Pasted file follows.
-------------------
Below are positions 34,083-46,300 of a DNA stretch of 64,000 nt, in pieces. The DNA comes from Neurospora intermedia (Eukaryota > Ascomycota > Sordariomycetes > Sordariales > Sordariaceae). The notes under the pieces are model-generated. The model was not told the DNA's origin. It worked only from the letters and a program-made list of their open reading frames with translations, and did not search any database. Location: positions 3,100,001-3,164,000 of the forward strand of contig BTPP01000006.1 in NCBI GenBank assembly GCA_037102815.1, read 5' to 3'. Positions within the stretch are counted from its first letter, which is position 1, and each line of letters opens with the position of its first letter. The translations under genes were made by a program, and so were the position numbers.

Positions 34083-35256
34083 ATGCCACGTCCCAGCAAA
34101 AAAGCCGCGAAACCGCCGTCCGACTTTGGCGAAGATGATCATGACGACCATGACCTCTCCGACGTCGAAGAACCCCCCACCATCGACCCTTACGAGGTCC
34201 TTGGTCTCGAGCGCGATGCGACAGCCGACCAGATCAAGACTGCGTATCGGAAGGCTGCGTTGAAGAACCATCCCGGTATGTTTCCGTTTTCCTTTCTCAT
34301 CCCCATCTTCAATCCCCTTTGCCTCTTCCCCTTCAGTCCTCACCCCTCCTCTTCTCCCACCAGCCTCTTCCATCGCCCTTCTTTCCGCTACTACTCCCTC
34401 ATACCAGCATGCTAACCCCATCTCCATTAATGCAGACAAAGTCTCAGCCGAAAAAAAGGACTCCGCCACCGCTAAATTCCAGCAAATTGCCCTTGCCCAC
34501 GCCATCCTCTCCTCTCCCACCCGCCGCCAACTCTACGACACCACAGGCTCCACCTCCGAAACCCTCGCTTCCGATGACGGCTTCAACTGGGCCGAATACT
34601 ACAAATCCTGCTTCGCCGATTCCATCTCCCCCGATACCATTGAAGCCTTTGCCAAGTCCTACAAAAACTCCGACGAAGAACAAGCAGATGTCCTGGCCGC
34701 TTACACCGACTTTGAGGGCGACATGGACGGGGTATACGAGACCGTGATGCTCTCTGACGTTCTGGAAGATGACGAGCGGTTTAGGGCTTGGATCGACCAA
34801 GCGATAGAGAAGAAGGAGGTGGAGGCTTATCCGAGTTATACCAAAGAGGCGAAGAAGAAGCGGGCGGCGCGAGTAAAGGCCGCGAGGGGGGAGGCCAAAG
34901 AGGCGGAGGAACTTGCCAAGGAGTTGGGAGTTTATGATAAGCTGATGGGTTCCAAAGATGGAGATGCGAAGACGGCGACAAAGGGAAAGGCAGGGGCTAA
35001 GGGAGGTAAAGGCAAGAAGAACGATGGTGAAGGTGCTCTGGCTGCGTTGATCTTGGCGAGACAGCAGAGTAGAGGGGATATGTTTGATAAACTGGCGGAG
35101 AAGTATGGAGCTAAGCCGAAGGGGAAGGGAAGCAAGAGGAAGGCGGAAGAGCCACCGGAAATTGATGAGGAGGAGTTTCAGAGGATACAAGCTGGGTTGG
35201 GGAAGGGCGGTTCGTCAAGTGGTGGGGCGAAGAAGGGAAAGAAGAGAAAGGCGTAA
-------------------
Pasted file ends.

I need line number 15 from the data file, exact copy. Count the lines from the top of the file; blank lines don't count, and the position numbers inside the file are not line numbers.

35201 GGAAGGGCGGTTCGTCAAGTGGTGGGGCGAAGAAGGGAAAGAAGAGAAAGGCGTAA